Screen Shot 2015-08-08 at 18.27.15It’s February 7th, PSV 1 – 0 FC Utrecht, the 51st minute of the game. Memphis Depay, who only minutes earlier pre-assisted the opener in a tough fixture for the Eindhovenaren, receives the ball on the edge of his own half. A pass to Luuk de Jong, on to Georginio Wijnaldum, who attempts a through ball that just falls short of the waiting Luciano Narsingh. Or so it seems, because of all of a sudden it is Depay who bursts into the open gap, picking up the ball and takes it past his man, accelerates and finishes. 2-0. FC Utrecht get back into the game with 20 minutes spare, but in injury time, it’s Depay again who is decisive, sealing the deal with a free kick after a foul he won himself.

When Memphis Depay has his day, it’s likely not to be anyone else’s, such is the impact the youngster can make in a game. The game versus FC Utrecht encapsulated the rare combination of weapons the Moordrecht-born has in his arsenal and it’s a well-filled one too; the vision to pre-assist the first, the composure, pace and power to score the second, and the discipline and specialist talent to drill in the third. It comes as no surprise that of all Eredivisie players in 2014-15, Depay won his side the most points.

‘No Memphis no party’ would sell the Eindhoven side short, as PSV strolled the league with an impressive club record 88 points, dropping only 14 in the process. But it is telling that in the five games he didn’t play, including PEC Zwolle away when he was hauled off after 18 minutes due to injury, six of those 14 points were dropped. Within 24 months, Memphis Depay has gone from a benchwarmer under Dick Advocaat to the most expensive Eredivisie transfer since 2001, coincidentally following the exact same road an illustrious Dutchman, Jaap Stam, had then taken before him.

That’s not to say Memphis Depay is the finished article. The 21-year-old still has many inefficient moments that will leave his admirers frustrated, a criticism that has been levelled at him many times ever since he made his debut in September 2011, scoring twice in a Dutch Cup tie versus the amateurs of VVSB. In those days, his then- manager Fred Rutten told him to quit recording rap songs (a habit of young Dutch footballers) and focus on his career, as he was something special in the making.

Rutten’s successor Dick Advocaat wanted to loan him out to gain some match experience, as the current Sunderland manager did not deem him ready for the big stage of the Philips Stadion. A view not shared by the PSV board, it must be stressed, who felt Advocaat was a bit too careful with their diamond in the rough.The big breakthrough came in 2013-14 when Phillip Cocu became the head coach and decided to rely on Depay and Zakaria Bakkali (now at Valencia) for his wing play. The two were both mesmerising and frustrating, but whereas Bakkali fell away, Depay grew into his role as one of Cocu’s main men. By the end of the season, the moments of despair for the PSV-fans became less frequent, whereas fear among opponents grew.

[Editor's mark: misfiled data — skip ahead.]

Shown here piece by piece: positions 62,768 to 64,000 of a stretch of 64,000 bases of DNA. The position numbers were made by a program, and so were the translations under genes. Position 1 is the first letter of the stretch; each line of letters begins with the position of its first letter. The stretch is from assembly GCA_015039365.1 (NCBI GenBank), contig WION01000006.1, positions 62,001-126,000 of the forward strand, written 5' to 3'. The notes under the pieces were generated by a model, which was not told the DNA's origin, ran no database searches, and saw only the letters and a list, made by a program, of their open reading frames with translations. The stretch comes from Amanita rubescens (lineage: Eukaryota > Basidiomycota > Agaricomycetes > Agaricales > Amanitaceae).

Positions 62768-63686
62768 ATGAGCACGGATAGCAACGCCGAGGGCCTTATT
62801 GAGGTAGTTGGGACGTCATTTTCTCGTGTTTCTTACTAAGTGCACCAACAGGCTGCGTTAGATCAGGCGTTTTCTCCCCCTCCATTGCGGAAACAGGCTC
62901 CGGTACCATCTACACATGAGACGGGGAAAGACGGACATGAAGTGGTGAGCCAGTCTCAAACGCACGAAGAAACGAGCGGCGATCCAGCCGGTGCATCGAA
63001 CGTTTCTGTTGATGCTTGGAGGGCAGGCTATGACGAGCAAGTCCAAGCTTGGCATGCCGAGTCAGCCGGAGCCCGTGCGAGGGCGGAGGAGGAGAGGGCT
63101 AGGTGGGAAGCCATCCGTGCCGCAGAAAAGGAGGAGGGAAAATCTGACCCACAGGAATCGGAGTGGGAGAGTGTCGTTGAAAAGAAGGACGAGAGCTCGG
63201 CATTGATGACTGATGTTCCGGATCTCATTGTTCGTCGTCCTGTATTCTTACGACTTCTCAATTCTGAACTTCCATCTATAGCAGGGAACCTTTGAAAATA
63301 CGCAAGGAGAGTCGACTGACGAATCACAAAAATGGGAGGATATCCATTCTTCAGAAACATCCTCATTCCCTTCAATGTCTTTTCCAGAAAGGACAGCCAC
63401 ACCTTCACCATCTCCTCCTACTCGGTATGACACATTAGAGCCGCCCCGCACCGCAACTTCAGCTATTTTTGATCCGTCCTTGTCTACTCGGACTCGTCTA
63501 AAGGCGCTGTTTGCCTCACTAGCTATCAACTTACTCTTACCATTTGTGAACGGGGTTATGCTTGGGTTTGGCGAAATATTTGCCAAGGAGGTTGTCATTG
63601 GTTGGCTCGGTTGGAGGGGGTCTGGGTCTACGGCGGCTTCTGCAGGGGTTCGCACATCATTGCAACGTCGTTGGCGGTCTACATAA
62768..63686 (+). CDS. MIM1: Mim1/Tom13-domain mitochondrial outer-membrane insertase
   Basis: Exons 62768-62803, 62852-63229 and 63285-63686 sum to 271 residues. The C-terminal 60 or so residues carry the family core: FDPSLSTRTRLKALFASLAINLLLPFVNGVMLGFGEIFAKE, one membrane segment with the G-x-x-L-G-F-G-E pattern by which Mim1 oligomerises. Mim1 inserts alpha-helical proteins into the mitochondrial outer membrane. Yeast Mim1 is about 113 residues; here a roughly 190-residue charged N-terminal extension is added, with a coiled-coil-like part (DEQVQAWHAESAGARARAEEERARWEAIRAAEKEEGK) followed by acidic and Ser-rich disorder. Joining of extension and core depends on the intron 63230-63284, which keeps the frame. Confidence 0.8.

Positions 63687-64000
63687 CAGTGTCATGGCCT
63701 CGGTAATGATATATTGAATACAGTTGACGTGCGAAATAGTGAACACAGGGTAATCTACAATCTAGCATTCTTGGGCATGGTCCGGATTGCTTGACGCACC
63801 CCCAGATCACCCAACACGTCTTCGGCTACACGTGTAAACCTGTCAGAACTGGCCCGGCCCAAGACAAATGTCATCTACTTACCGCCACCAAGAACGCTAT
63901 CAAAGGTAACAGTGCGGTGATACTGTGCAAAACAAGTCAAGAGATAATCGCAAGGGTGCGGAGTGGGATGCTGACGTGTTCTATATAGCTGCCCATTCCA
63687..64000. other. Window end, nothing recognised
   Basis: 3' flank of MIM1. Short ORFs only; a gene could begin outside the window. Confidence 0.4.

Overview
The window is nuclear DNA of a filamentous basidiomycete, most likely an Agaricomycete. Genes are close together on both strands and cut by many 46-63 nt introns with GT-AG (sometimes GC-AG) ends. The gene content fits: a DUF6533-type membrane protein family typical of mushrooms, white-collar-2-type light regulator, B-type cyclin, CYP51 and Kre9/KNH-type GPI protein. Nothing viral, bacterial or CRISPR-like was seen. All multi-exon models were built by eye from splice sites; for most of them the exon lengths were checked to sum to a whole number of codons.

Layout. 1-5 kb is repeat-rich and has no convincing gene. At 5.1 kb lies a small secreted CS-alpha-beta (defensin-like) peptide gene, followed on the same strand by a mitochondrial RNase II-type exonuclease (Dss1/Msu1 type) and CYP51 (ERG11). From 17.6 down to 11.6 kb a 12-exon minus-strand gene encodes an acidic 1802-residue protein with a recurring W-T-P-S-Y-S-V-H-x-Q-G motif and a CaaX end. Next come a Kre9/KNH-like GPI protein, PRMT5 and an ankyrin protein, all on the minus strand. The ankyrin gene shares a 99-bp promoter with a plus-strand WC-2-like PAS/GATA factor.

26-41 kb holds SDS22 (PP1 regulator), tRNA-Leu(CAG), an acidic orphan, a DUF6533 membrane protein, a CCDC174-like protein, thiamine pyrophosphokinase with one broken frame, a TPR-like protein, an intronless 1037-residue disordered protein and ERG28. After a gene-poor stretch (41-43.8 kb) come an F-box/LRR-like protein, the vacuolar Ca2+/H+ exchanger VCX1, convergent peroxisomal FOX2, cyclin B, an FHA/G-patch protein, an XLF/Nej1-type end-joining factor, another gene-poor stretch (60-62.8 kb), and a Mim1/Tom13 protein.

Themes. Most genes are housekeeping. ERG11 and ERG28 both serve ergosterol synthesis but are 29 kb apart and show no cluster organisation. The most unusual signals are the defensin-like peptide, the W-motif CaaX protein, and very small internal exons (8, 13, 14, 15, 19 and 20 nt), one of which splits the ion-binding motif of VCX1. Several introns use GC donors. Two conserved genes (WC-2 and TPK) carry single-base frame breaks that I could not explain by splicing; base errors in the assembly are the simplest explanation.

Louis van Gaal included the youngster in his World Cup 2014 squad and was told by many it could be too soon. But Van Gaal saw his trust repaid as the then 20-yearold made his name known in the tournament, becoming the youngest ever Dutch goal scorer at a World Cup, scoring (and assisting) against Australia (3-2). After the tournament it was clear Depay would leave the Eredivisie sooner rather than later, so swift had his progress been.

When in August he announced his contract renewal, together with Georginio Wijnaldum, in a final attempt to try and win the Eredivisie with PSV, all of Eindhoven sighed a breath of relief. The rest of the Netherlands, on the other hand, knew a storm was coming. Memphis made his mark, scoring eight goals in his first seven games of the season and assisting three other before an injury temporarily hampered the presentation of what one could describe as Memphis 2.0. When after a month he returned, he scored in four consecutive games to emphasize his new-found level.By the end of the season, Memphis had scored an impressive 28 goals in 40 appearances. With 22 of those coming in the league, Depay finished top goal scorer in the Eredivisie – from the left forward position. In doing so he became the youngest top goal scorer in the league since Ronaldo in 1996. Memphis had played an essential part in PSV’s first title win since 2008 and with the mission completed, the queue of clubs willing to take the youngster off of PSV’s hands was endless. But it soon became clear that there could be only one destination.

Van Gaal had told Depay right after the World Cup that another year of Eredivisie would do him good, but that in the end he and Manchester United would come for him. In Van Gaal’s eyes, Memphis was destined to become a Red. And even before Manchester United had ensured Champions League (qualifying) football, a deal was struck between the clubs and the player.

So far so good for the youngster, who was the Eredivisie’s sole true superstar in the 2014-15 season. Memphis has drawn comparisons with Cristiano Ronaldo due to his impressive physique, his relentless will to become a better player, his explosiveness, his dribbling ability, his finishing, his free kicks and lest not forget, his marketability. Just like his Portuguese predecessor, Memphis has had a difficult childhood. But more importantly, he has shown himself a talent of the highest calibre. At 21, the Dutch international has the skills, the looks, the persistence and the savviness to become at United what many see him becoming in future years: a global modern sports superstar.

This article was taken from the RoM 2015-16 season preview. All profits go to Trafford Macmillan.